Dreams for the future and the dangers of the Golden Mile

 

Cycle Aware Wellington meeting, 4.10.2011

Cycle Aware Wellington is Wellington’s local branch of CAN, the national Cycling Advocates Network. This hard working and friendly bunch of people hold meetings on the first Tuesday of each month at the Library Bar on the corner of Tory St. Beers are consumed, minutes are taken and the hub of cycle advocacy in Wellington ticks along.

A happy surprise

October’s meeting held a surprising and exciting development! Martin Hanley, from Red Design Architects in Newtown and Victoria University’s School of Architecture, presented us with a plan for a beautifully designed cycleway connecting Island Bay to the city. It sounds like students at the School of Architecture have been beavering away on the idea for years and years and now they’re gearing up to release it to the public! Wellington City Council have contributed some money for the final planning stages. Martin explained that they are going to put the plan on the web to get grassroots support for the cycleway, building up momentum to get the funding to build it.

And what does it look like? Pretty fantastic. The students have done a super job of catering to cyclists’ needs. The route is to be suitable for “seven and 77 year olds” and designed for maximum safety. The main cycling ‘motorway’, or the ‘Bike Pass’, runs from Island Bay beach to Te Papa. It’ll follow an off road route behind the Berhampore golf course, down Hanson, Tasman and Tory streets to the water. Smaller ‘tributary’ routes will give access to it. Martin stressed that the cycleway won’t just be green paint on the road; there will be fully segregated facilities all the way. They’ve also made sure it won’t be next to parking, so there’s no chance of getting doored!  The idea is that no carparks will have to be lost. Most of the space will come from road narrowing; Martin says that motorists are happy with a kind of two-way courtesy system down very narrow streets like Devon Street, so they’re applying that idea here. Commuters will be happy to know that the cycleway will be paved and suitable for riding in street clothes.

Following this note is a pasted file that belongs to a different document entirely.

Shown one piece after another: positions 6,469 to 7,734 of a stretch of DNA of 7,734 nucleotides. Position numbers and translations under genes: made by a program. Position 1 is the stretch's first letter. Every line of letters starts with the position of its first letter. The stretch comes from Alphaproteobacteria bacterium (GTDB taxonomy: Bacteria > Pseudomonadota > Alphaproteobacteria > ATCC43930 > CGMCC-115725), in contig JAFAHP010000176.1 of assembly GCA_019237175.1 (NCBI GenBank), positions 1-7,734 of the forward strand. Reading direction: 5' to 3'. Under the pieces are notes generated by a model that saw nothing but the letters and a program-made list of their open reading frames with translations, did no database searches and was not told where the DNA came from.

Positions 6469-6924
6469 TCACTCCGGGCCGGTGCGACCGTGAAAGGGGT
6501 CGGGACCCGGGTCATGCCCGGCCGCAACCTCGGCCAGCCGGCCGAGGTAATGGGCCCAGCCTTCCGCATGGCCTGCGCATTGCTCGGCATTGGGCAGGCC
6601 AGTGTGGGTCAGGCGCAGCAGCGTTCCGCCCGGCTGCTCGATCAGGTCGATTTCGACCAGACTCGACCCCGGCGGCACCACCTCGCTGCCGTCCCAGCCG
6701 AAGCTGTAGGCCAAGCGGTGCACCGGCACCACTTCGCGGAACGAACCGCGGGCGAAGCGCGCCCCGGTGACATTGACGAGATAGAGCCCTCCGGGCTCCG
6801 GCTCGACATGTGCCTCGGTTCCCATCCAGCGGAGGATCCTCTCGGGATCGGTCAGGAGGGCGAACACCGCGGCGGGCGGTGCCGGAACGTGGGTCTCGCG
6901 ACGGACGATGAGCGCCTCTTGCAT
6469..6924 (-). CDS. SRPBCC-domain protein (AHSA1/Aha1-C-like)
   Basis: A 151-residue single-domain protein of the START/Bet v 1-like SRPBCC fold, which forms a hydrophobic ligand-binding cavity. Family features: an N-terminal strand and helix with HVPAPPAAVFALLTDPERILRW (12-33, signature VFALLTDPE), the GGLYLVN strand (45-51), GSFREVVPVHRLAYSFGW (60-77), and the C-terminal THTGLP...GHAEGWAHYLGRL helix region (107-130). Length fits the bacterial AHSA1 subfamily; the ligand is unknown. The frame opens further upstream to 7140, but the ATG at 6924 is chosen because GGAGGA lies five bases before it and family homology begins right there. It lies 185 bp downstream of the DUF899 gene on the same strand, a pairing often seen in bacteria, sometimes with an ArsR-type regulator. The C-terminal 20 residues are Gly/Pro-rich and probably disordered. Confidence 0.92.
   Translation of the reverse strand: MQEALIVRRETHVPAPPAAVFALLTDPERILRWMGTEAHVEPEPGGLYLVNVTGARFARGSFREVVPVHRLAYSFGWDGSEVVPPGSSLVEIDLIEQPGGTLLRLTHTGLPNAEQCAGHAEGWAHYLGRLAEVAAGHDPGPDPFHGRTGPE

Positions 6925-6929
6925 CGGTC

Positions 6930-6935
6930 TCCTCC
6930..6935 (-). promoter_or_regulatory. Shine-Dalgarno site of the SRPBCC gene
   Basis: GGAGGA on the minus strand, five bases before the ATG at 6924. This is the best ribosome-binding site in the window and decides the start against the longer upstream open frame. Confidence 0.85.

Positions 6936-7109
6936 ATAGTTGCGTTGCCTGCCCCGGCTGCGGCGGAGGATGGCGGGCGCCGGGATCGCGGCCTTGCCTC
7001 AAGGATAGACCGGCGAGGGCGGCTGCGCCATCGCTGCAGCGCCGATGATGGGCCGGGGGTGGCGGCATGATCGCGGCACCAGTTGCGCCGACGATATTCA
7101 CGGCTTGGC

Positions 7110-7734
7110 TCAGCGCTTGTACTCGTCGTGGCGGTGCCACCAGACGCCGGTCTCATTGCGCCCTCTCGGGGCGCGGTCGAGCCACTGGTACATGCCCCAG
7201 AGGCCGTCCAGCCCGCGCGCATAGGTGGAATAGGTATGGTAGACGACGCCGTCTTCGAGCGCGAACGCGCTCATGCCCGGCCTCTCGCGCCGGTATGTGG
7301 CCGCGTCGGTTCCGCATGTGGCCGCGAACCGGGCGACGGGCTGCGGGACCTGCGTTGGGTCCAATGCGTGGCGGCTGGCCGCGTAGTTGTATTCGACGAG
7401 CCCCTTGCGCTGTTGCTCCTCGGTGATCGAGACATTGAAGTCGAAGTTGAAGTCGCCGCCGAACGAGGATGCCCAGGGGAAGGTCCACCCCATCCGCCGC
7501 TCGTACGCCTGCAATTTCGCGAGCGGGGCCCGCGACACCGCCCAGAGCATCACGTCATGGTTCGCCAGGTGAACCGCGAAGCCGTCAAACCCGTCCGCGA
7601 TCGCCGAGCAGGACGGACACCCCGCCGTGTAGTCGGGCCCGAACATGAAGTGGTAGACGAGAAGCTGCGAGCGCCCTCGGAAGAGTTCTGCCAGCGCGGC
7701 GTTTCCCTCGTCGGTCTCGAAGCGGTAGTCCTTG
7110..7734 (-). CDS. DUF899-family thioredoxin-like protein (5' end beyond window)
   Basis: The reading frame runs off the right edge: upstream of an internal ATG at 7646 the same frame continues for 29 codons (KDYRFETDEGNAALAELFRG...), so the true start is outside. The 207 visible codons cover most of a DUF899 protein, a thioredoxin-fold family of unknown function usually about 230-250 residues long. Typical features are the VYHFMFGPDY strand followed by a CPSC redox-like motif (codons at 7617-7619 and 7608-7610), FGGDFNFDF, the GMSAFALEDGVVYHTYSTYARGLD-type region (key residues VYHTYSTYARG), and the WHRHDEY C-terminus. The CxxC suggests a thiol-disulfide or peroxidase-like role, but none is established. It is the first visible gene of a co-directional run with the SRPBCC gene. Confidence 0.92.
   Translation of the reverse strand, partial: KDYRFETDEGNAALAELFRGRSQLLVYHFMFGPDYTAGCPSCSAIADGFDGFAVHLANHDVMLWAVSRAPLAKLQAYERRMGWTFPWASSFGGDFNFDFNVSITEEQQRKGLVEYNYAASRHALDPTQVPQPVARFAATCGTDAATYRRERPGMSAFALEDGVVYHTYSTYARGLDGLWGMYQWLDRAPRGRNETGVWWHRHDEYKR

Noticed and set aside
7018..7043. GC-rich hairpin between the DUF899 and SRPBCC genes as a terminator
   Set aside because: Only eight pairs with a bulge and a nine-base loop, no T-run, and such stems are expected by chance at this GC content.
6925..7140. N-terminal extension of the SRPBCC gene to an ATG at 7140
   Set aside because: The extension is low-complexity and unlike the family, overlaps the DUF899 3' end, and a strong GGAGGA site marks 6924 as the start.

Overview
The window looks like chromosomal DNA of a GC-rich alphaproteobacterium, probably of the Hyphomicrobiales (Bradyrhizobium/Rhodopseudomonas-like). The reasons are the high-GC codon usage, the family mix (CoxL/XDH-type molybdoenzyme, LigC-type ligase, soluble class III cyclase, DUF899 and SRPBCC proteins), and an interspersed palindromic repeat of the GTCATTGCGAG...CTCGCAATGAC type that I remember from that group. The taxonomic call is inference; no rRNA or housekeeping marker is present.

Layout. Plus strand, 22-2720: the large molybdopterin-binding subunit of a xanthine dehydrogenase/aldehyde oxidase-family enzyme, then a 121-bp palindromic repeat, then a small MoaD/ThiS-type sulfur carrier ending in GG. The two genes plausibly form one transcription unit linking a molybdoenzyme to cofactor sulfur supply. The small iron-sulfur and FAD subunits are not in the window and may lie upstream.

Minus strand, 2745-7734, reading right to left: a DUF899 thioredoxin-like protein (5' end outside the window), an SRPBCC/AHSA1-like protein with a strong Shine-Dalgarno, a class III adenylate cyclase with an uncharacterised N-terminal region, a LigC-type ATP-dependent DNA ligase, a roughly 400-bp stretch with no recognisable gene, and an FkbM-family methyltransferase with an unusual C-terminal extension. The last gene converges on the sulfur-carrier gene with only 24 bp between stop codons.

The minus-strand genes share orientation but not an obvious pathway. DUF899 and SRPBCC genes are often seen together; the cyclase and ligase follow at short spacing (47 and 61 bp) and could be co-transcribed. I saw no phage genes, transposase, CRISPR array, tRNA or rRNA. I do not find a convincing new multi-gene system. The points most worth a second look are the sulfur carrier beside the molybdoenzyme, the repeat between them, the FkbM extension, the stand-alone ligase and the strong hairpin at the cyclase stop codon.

The cycleway is designed to connect up several schools, the southern primary schools as well as Wellington High, Massey University, and the Te Aro campus of Victoria University. It’s particularly designed to work well with Option X. That’s the Architecture School’s concept for the Basin Reserve that is currently being considered by the council as an alternative to the NZ Transport Authority’s plan to stick a flyover through the area. Option X would see the flyover ditched for a cut and cover tunnel and the area made into a park. Imagine riding through a park on your way to work or school! How great would that be?

But unfortunately Option X is still up in the air and goes to a council vote on Thursday. The ball hasn’t even started rolling for the cycleway. Who will be prepared to put up the money? Wellington City Council sound interested but the project hasn’t yet been costed. At the CAW meeting however, optimism reigned. The project holds so much promise for Wellington’s development as a forward thinking city. It’s expected that the full cost-benefit analysis will be positive; think of the tourism opportunities! The health savings! The relief on congestion! Maybe we can swing it. And I’m sure Wellington cyclists will give the plan the full support it needs when it goes public.

 

Meanwhile, at the other end of town…

Other things discussed at the CAW meeting included the bus interchange at the Railway Station. The main message, which hopefully you’ve got already, is don’t go through there! It’s dangerous and it annoys bus drivers. There was some talk about advocating for Bunny Street as an alternative route through to Lambton Quay. Simon Kennett also got some feedback on the new Regional Cycling Maps. There was discussion of who to nominate for CAN’s upcoming Cycle Friendly Awards. A suggestion was made that the Wellington City Council could be nominated for their purchase of cycle friendly wavy sump grates. But it was also considered that the Victoria University School of Architecture could be nominated for their development of the Island Bay cycleway, although it hasn’t been built yet. If it’s already won awards, it might get some good attention from people who are capable of funding it!